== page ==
Touring Tip: Be Comfortable

Jan 09, 2013 View Comments by

Touring Tip 2-for word press

Motorcycle touring usually involves spending many hours on your bike out in the elements. This is what makes riding exhilarating, but it’s also more tiring than covering the same number of miles driving in a car. To fully enjoy your multi-day motorcycle adventure, you probably want to make the experience as comfortable as possible. Here are our top 10 things to consider:

  1. Install Appropriate Wind Protection: Constant wind buffeting on the body is especially tiring for long distance riders. In cold weather, wind chill makes it that much harder for motorcyclists to maintain enough body heat. While a certain amount of air circulation is desirable in hot weather for evaporative cooling, too much can rapidly deplete body fluids. Windshields and other similar “wind management” devices should be a must have for all serious touring riders. 
  2. Use A Comfortable Seat: To keep the price of new motorcycles low, seats are an area where manufacturers often cut corners. Properly supporting a rider’s derriere is probably one of the most important factors for achieving a comfortable day in the saddle. If your OEM seat leaves you wanting something better, there are many excellent products available in the aftermarket. Because all of our bodies are not built the same, finding the best fit is likely to vary by individual. If possible, find a seat maker that can offer or build a seat to fit your particular … ahem … requirements. 
  3. Maintain A Relaxed Leg Position: Rear pegs may look cool on café racers and sportbikes, but for most of us long distance riders a cramped leg position can range from uncomfortable to downright painful. I lowered the foot pegs on my sport-touring bike, which made a world of difference in leg comfort. 
  4. Assume A Proper Riding Posture: I think the best analogy for describing the most comfortable motorcycle riding position is that of an equestrian: sit upright with a slight forward lean, thighs pressed snuggly against the tank, back straight and hands resting lightly on the handlebars. A semi-reclined position, with feet in the air on highway pegs, may look comfortable, but your tailbone will soon inform you otherwise. One of my bikes has a wide tank, which has often irritated my hamstrings and inner thighs during a long day in the saddle. By moving the handlebars up and back, with an aftermarket adapter, my comfort improved dramatically and, as a bonus, I also experienced greater control over the bike. I also used an aftermarket adapter to lower my foot pegs about an inch. Although I sacrificed a little lean angle, it was well worth it. 
  5. Wear Appropriate Riding Gear: While we all know the importance of wearing proper protective gear in the event of a crash, wearing appropriate riding gear is also important for our riding comfort. In hot weather it’s often advisable to wear mesh gear with armor that both protects and lets air circulate inside it to promote evaporative body cooling. When the weather turns cold, it’s vitally important to keep the body—particularly the upper body—warm to ward off discomfort and potential hypothermia. I’ve ridden when it was too hot and when it was too cold and nothing is worse than being cold on a motorcycle. Well, except for being both wet and cold—always pack rain gear.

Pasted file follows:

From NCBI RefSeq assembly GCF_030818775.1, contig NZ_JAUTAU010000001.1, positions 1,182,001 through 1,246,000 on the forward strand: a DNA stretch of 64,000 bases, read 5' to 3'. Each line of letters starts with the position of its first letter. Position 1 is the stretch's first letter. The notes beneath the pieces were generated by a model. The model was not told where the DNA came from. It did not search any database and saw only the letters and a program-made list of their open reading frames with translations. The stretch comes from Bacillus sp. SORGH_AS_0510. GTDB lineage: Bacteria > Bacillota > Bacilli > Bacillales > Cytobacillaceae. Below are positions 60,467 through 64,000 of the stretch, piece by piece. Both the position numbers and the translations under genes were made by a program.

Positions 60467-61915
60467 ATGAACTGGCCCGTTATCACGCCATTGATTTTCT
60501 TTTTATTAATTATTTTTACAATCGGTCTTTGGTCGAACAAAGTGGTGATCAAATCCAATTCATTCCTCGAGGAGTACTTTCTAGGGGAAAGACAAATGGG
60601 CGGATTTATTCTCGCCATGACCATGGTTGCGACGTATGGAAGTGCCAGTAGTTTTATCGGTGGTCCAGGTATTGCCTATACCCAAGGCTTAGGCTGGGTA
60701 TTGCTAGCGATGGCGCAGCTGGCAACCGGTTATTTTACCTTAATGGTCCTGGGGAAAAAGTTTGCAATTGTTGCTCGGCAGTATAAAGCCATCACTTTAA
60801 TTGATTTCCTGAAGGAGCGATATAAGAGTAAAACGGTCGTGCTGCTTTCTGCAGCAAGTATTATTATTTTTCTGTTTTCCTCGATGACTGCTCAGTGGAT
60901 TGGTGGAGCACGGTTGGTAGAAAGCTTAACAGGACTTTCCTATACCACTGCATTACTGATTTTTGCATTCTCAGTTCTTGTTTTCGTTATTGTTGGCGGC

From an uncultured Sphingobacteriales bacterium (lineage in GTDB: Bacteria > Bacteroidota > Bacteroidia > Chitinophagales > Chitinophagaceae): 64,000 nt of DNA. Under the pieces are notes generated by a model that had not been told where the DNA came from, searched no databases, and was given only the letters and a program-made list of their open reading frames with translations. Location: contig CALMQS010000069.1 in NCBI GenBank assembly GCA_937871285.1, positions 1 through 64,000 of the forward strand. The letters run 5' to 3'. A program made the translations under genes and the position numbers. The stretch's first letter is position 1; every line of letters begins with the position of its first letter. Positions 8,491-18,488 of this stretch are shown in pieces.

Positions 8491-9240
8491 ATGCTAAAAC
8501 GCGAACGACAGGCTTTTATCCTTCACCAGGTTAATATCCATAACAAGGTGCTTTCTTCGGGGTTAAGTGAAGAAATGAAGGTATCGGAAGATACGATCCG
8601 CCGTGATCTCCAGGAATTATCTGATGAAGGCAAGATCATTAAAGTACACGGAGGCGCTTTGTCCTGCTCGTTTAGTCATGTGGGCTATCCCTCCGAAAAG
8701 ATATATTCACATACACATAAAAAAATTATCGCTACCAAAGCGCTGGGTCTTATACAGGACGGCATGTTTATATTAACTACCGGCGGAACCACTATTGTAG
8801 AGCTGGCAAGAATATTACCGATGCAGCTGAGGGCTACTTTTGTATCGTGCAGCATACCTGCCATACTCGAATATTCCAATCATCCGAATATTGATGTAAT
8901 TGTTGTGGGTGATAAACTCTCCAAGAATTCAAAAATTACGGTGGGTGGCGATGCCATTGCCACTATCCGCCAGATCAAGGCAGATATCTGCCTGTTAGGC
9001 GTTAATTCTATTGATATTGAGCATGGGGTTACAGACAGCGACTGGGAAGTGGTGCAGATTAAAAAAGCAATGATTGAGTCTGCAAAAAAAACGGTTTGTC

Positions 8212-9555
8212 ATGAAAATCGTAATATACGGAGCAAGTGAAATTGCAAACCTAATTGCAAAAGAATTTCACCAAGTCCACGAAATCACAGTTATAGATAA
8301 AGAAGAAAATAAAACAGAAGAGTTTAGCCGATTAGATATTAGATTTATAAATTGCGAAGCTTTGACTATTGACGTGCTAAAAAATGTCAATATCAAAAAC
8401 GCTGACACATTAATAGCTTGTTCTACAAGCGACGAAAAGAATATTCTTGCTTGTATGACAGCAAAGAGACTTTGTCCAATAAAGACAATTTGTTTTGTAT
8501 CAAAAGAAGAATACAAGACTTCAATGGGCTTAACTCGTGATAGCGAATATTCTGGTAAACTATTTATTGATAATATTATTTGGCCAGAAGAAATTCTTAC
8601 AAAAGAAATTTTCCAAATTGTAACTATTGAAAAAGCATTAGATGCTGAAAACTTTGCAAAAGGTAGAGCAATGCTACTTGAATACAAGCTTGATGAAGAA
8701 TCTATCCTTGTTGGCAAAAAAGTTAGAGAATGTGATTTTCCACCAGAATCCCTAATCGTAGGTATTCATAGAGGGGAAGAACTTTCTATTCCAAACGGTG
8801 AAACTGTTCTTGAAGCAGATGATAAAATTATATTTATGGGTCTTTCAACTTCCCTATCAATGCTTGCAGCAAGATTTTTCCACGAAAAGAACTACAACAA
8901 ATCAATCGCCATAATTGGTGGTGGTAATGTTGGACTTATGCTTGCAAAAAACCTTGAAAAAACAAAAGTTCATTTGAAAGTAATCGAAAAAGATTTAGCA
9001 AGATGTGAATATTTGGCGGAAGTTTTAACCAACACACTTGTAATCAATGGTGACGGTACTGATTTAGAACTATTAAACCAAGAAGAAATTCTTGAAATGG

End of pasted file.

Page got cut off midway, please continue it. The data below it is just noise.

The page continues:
6. Keep Hydrated: Letting yourself become dehydrated while riding is both uncomfortable and dangerous. It’s particularly important in hot weather, when bodily fluids are being lost through evaporative cooling (i.e. sweating), to drink lots of water and replace electrolytes by eating fruit and/or consuming sports drinks. 
  7. Reduce Wind Noise: Even with a full-face helmet, a rider traveling at highway speeds encounters a substantial level of wind noise. In addition to hearing loss, all of that noise is very tiring and distracts your riding focus. So, always wear earplugs! Properly designed windscreens and fairings can also reduce wind noise. 
  8. Use Effective Eye Protection: Face shields and other eye protection help safeguard a rider’s eyes both from flying debris and from drying out. Sun glare can also be quite tiring and uncomfortable, especially in the colder months when the sun is closer to the horizon. Sunglasses, retractable sunshades inside helmets, and darkened face shields can provide relief. However, if you use a darkened shield in the daytime, be sure to pack a clear one for low light conditions. 
  9. Be Well-Rested and Stress-Free before Riding: Motorcycle riding is a very physical activity. Starting the day tired or emotionally upset isn’t likely to improve your riding enjoyment as the day unfolds. It’s also obviously important, from a safety standpoint, to be fully alert and on top of your riding game. 
  10. Take Riding Breaks to Stay Fresh: I personally prefer taking a break every one to two hours to stretch, relax, talk to strangers, re-hydrate, tour roadside attractions, and discuss the day’s highlights with my riding partners. Above all, motorcycle touring is supposed to be fun, and being comfortable is a big part of keeping it fun. 

Achieving the desired level of comfort from your touring experience is likely to involve some trial and error and fine tuning of your strategy. For most touring motorcycles it’s not terribly difficult to find appropriate OEM and aftermarket accessories to improve any shortcomings of your mount. The important thing to remember is that riding comfort has a very high correlation with your motorcycle touring pleasure.

Well, did I leave anything out? If so, please post your recommendations and comments.

Tags: , , , Categories: Touring & Safety Tips